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What is a statutory nuisance?

A guide to the law on what is considered as a nuisance and how we investigate.

There is no simple definition of 'statutory nuisance' under the Environmental Protection Act 1990 and no legally defined limits on acceptable times, durations or noise levels. This means that we need to gather detailed patterns of occurrences to demonstrate a persistent and continuing nuisance in order to secure a successful conclusion.

Statutory nuisance is something that materially impacts on your day to day living, for example you can't sit in the garden or hang out washing due to the smoke and ash from a bonfire or you can't sleep at night because of constant music noise next door.

The following points give some guidance:

  • the nuisance must be considerable, to some people, anything that disturbs or annoys them is thought of as a nuisance, however for legal action a statutory nuisance needs to be more than simple annoyance
  • a 'one off' event can be regarded as a statutory nuisance if it is witnessed by council officers
  • the council (and ultimately the criminal court) has to be satisfied that the problem is an unreasonable and substantial interference with the use and enjoyment of property

Noise nuisance that is considered to be a statutory nuisance can come either from a neighbour's house, commercial or industrial premises, or from stationary vehicles or equipment in the street. 

These are the noise nuisances we can investigate:

  • animal noise
  • building alarm noise
  • car repair noise
  • DIY noise
  • music noise
  • vehicle alarm noise

Most types of domestic noise such as voices, washing machines, kitchen equipment, doors closing or toilets flushing are not enforceable against by law. The council has no power to make people change their behaviour in these respects. Where students houses are causing the problem due to late hours being kept, we can offer advice and will liaise with the university to assist student households integrate with the local community.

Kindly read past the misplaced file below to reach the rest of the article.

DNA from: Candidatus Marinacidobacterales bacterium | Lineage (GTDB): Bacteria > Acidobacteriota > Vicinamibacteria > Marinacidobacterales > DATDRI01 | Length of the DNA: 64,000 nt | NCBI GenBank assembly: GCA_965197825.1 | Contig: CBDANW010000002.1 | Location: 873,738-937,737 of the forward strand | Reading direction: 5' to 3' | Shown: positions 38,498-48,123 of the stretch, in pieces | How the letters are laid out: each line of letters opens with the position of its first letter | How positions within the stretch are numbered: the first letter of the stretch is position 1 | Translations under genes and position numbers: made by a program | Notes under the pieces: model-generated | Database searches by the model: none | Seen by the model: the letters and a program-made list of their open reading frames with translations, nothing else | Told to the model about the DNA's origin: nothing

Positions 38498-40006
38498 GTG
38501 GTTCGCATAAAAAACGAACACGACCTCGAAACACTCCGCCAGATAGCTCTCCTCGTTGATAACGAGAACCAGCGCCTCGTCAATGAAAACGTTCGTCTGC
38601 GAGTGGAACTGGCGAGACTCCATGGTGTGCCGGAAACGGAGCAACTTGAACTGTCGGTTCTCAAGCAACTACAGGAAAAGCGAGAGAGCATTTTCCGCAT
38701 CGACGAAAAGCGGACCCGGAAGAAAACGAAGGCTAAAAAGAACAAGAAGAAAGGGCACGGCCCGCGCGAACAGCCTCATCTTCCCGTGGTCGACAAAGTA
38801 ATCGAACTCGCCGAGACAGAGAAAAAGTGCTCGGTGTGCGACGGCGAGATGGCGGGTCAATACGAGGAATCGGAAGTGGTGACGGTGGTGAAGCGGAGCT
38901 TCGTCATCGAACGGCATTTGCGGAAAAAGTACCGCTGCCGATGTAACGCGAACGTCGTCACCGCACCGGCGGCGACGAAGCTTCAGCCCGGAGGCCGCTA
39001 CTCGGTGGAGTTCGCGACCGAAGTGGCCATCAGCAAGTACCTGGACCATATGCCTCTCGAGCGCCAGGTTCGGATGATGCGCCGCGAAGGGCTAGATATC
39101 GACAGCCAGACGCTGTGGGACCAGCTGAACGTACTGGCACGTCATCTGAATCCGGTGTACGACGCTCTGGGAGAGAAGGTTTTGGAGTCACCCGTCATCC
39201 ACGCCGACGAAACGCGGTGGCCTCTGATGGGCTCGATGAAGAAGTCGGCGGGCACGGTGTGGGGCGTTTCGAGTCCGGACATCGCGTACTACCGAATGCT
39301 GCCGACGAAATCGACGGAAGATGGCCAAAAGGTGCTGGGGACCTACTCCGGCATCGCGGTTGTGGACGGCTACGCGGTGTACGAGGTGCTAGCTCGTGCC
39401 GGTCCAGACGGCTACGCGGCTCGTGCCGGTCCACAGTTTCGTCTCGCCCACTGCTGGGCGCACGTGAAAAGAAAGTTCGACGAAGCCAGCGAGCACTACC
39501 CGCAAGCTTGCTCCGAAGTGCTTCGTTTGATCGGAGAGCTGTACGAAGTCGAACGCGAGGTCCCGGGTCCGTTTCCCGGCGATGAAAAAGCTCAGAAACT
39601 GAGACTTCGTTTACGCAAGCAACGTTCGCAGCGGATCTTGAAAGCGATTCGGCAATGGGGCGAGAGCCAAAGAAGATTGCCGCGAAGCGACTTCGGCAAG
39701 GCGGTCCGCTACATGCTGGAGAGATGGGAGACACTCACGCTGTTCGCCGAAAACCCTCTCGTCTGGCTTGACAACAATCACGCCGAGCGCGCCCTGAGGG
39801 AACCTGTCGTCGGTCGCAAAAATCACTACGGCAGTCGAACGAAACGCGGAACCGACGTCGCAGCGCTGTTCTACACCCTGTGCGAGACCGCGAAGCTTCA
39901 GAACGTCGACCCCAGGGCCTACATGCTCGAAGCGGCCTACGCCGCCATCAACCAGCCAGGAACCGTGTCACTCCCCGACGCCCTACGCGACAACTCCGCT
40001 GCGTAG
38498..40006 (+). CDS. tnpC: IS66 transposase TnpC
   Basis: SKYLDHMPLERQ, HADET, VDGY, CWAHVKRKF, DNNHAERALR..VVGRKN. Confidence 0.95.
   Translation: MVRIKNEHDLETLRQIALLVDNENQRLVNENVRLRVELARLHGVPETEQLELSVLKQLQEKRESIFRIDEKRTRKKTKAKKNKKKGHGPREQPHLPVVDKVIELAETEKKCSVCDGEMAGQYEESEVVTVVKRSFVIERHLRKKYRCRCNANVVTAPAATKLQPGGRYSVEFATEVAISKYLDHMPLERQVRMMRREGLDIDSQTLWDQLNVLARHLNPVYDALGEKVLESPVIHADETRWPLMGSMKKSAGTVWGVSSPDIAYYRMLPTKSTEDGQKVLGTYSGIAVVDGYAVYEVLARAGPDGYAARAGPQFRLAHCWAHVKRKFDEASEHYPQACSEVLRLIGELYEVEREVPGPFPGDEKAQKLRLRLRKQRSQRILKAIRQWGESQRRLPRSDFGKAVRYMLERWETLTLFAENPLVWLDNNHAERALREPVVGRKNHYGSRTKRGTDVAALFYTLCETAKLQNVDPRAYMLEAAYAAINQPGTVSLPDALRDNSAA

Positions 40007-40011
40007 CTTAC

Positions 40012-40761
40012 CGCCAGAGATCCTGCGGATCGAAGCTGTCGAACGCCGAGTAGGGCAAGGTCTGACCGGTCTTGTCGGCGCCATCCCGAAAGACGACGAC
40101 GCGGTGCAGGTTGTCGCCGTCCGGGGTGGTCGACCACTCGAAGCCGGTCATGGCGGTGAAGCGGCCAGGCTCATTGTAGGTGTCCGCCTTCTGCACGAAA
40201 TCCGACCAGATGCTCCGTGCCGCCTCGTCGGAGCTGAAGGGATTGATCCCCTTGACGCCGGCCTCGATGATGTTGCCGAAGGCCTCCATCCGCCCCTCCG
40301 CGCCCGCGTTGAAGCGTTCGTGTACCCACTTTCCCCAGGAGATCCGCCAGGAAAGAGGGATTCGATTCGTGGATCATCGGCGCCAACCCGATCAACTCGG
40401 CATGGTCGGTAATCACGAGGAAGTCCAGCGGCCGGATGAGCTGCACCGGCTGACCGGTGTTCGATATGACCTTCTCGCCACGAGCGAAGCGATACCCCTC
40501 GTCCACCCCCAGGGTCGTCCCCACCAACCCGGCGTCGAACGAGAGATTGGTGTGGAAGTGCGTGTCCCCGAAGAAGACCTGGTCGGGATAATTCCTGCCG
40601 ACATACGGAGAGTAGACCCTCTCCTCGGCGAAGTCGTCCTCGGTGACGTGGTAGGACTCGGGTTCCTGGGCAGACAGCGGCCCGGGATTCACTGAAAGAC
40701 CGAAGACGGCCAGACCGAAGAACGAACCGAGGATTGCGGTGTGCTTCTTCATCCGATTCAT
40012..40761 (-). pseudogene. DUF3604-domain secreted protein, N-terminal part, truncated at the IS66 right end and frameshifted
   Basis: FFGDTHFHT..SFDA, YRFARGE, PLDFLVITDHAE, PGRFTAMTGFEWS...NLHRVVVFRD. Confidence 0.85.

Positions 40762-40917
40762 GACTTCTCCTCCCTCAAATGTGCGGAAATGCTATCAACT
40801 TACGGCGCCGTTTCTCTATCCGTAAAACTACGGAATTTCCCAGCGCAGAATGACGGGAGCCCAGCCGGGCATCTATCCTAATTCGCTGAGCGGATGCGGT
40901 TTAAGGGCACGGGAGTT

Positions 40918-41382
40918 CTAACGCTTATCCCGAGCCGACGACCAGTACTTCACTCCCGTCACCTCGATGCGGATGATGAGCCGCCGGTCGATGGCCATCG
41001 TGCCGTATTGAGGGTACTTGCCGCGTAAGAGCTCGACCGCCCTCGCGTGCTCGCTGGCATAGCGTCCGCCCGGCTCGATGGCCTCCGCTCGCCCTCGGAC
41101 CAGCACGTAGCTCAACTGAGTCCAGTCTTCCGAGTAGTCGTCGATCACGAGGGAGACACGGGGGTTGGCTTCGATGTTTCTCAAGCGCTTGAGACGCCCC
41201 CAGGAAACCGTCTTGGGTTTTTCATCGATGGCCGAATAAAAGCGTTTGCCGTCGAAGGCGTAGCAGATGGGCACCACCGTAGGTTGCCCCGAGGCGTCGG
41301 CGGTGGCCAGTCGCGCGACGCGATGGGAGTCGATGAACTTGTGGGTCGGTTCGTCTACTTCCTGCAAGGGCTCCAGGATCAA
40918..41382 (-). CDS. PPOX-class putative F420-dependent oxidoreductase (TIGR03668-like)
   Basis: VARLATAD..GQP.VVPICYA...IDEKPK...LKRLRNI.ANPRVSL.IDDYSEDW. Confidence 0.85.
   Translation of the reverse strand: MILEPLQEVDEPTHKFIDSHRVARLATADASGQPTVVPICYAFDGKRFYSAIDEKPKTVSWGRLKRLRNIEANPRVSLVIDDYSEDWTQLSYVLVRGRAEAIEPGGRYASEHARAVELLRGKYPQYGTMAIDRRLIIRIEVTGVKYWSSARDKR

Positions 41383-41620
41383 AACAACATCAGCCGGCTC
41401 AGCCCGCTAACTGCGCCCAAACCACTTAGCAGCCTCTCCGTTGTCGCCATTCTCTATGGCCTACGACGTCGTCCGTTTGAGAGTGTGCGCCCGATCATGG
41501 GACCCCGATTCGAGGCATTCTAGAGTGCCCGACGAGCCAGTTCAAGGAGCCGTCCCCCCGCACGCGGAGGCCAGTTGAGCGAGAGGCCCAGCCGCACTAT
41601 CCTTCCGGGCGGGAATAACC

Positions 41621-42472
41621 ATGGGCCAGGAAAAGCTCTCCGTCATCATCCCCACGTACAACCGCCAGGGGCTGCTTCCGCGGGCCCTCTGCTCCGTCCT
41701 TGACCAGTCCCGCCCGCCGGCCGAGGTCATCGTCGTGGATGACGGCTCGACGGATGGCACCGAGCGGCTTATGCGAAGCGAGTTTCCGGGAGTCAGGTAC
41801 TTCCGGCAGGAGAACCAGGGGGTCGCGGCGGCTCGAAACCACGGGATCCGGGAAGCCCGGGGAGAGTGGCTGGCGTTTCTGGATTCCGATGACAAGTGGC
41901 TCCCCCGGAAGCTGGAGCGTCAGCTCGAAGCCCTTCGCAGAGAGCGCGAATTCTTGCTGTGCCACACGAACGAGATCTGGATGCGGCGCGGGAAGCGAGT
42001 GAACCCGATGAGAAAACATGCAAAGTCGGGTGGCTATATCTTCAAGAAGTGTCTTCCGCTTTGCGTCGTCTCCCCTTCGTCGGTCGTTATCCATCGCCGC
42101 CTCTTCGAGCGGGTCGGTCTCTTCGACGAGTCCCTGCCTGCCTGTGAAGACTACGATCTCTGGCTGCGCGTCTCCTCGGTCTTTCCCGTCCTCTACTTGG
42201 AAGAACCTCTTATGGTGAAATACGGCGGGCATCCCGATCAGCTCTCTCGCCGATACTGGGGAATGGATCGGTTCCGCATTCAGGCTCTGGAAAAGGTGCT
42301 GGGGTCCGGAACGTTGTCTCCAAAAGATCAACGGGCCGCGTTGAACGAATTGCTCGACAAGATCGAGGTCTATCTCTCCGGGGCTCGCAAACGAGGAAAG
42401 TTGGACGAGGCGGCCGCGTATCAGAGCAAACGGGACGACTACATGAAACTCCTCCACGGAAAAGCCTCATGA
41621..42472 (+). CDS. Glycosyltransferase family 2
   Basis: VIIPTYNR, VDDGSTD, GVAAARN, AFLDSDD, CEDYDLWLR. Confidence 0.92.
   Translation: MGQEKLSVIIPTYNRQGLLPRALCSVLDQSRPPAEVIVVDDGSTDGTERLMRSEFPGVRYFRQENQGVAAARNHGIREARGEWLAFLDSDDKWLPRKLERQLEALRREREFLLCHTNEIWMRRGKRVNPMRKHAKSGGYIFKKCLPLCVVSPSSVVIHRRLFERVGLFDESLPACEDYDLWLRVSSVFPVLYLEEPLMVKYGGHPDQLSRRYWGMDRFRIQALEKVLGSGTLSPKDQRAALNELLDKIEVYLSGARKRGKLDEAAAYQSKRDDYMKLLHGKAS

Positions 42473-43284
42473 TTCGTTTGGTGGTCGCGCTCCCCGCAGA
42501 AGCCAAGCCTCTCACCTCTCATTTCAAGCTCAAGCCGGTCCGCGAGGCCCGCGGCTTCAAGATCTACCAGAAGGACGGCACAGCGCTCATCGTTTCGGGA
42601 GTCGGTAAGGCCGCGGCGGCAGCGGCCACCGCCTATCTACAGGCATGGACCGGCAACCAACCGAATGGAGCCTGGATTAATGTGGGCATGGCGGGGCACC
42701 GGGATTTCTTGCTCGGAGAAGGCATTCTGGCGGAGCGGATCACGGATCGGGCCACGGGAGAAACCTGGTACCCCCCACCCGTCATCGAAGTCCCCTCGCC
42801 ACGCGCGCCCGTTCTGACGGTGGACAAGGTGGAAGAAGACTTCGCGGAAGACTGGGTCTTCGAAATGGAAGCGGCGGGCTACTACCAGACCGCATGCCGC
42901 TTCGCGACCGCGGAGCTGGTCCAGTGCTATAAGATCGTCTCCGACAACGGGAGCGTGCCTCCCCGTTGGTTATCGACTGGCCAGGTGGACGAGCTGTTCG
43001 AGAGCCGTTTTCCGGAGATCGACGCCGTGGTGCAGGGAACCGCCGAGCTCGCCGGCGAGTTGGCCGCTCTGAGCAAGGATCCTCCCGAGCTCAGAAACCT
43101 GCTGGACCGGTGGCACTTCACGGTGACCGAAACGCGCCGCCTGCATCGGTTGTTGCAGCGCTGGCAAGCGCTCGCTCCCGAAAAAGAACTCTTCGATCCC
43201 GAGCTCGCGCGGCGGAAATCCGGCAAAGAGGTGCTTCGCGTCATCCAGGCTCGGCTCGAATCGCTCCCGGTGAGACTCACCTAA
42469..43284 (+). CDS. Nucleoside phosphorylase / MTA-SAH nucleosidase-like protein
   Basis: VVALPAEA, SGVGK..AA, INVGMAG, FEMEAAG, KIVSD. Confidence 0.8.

Before you report the noise to us, you should:

  • talk to your neighbours to find out if they're affected as well
  • talk to the person causing the problem, they may not realise how it is affecting you and you may be able to reach a compromise by taking this simple action. However, it would be wise to consider what reaction you are likely to get from this approach. If your neighbour reacts aggressively, do not persist and put yourself at risk
  • if you are a private tenant, contact your landlord or residents' association

If you have failed to resolve the nuisance satisfactorily and you now need to report it to the council, please consider if you have enough information to provide us so that an effective resolution can be gained. The council needs to have sufficient evidence to support the allegation so that it can be investigated and proven. This may involve the requirement of an officer to be present to witness the nuisance. The council (and ultimately the court) has to be satisfied that the problem is an unreasonable and substantial interference has occurred with the use and enjoyment of property.

Before we can begin an investigation you (the reporter) will be asked to collect evidence about the nuisance by keeping a diary of the occurrences so that we can be sure that it meets the statutory regulations. You should then send in the diary sheet with your report so that the need for action can be assessed.

Read more on anti-social behaviour »

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Article utilities:  Bookmark and Share Print Print this page Last updated: 09 Apr 2018 at 09:03